Guido Majno, MD: 1922-2010.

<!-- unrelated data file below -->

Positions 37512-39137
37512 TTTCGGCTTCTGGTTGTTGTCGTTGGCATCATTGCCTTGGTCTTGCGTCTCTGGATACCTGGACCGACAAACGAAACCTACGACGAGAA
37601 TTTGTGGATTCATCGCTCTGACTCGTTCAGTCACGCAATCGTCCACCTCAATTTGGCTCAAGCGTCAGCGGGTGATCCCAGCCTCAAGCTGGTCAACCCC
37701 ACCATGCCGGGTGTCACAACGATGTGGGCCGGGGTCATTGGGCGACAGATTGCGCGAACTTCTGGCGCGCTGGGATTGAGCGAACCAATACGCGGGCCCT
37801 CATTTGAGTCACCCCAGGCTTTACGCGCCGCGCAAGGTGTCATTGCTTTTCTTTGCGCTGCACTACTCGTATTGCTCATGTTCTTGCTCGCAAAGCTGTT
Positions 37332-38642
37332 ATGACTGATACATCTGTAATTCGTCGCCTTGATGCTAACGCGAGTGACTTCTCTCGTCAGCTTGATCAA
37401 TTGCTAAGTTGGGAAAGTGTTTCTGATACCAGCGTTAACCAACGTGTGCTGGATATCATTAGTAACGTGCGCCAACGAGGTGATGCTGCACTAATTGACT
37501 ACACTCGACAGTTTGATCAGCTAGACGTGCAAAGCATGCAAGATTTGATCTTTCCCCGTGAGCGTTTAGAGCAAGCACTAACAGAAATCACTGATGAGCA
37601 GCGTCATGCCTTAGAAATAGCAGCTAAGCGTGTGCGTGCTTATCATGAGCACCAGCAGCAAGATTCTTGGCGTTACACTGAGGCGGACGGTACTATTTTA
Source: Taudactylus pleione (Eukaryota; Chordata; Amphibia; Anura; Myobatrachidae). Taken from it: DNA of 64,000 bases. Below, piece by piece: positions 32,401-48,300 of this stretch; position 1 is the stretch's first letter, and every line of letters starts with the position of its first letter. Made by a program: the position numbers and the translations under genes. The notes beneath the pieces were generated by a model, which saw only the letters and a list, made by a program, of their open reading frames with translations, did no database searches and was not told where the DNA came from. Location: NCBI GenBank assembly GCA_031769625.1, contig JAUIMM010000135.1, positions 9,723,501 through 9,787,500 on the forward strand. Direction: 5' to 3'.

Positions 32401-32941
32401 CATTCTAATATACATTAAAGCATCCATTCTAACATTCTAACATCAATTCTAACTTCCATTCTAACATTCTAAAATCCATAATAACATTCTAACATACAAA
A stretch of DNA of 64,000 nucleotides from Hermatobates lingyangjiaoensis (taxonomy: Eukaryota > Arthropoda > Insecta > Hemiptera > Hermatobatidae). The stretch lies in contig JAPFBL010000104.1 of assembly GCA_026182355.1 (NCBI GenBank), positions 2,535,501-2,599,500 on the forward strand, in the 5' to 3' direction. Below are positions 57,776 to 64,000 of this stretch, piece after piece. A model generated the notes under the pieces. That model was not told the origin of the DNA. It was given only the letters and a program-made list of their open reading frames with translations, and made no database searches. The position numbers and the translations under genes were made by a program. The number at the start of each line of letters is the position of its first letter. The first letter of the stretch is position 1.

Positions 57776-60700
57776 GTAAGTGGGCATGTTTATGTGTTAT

Dr Majno (or simply Guido to his many friends and colleagues) was born on February 9, 1922, in the northern Italian region of Lombardy. He earned a doctorate in medicine and surgery from the University of Milan in 1947 and shortly after graduation moved to the Institute of Pathology at the University of Geneva, Switzerland, where he became an assistant in pathology, a post that he held until 1951. A promotion to Chef des Travaux (chief resident) followed, and in 1952 he received his Diplome de Medecin Speecialiste en Pathologie et Anatomie Pathologique (board certification). At this point, he was already committed to investigate basic mechanisms of disease and sought to broaden his perspectives for a future career in experimental pathology by moving across the Atlantic, to begin working as a research associate at Tufts Medical School in Boston, Massachusetts. While Dr Majno was in Boston, Arthur Hertig invited him to the Department of Pathology at Harvard Medical School, and this was the start of his 15-year association with Harvard. This association began in 1953 with an appointment as instructor in pathology and matured with successive appointments as associate in pathology (1955-1958), assistant professor (1958-1961), and associate professor (1961-1968). A brief but prolific interruption of his Harvard affiliation occurred in 1958-1959 when he took a sabbatical to become a guest investigator at the Rockefeller Institute, where he closely collaborated with his friend and associate, Nobel Laureate George Palade. In 1968, Dr Majno was persuaded to return to Switzerland to become professor and chairman of the Department of Pathology at the University of Geneva, a post that he retained for 5 years. Seminal cardiovascular work conducted at Geneva in collaboration with Bouchardy led to the discovery of the wavy fibers as one of the earliest if not the earliest morphologic manifestation of acute myocardial infarction. Today, wavy fibers are cited worldwide in countless publications. While chairman at Geneva, Dr Majno also made what may be regarded as one of his major discoveries, along with his elucidation of the vascular leak: that of the myofibroblast, when he convincingly demonstrated the contractile nature of the cells. But he missed the pace of life and dynamics of American medicine, and in 1973, he made the momentous decision to return to America, to become chairman of the Department of Pathology of the newly created University of Massachusetts (UMass) Medical School at Worcester, Massachusetts. His friends and close associates recount that upon accepting the UMass position, Dr Majno was not even sure where Worcester was, but successful persuasion from the dean of the medical school, Lamar Soutter, led to his acceptance. This marked the start of a fruitful 35-year association with UMass, first as professor and chairman (1973-1995), later as professor (1995-2002) and ultimately as professor emeritus (2002-2010). During his long tenure at UMass, Dr Majno was instrumental in the transformation of the UMass Medical School Department of Pathology from a small fledgling unit to a large dynamic department focused on experimental pathology and providing quality diagnostic pathology services to the patients of central Massachusetts.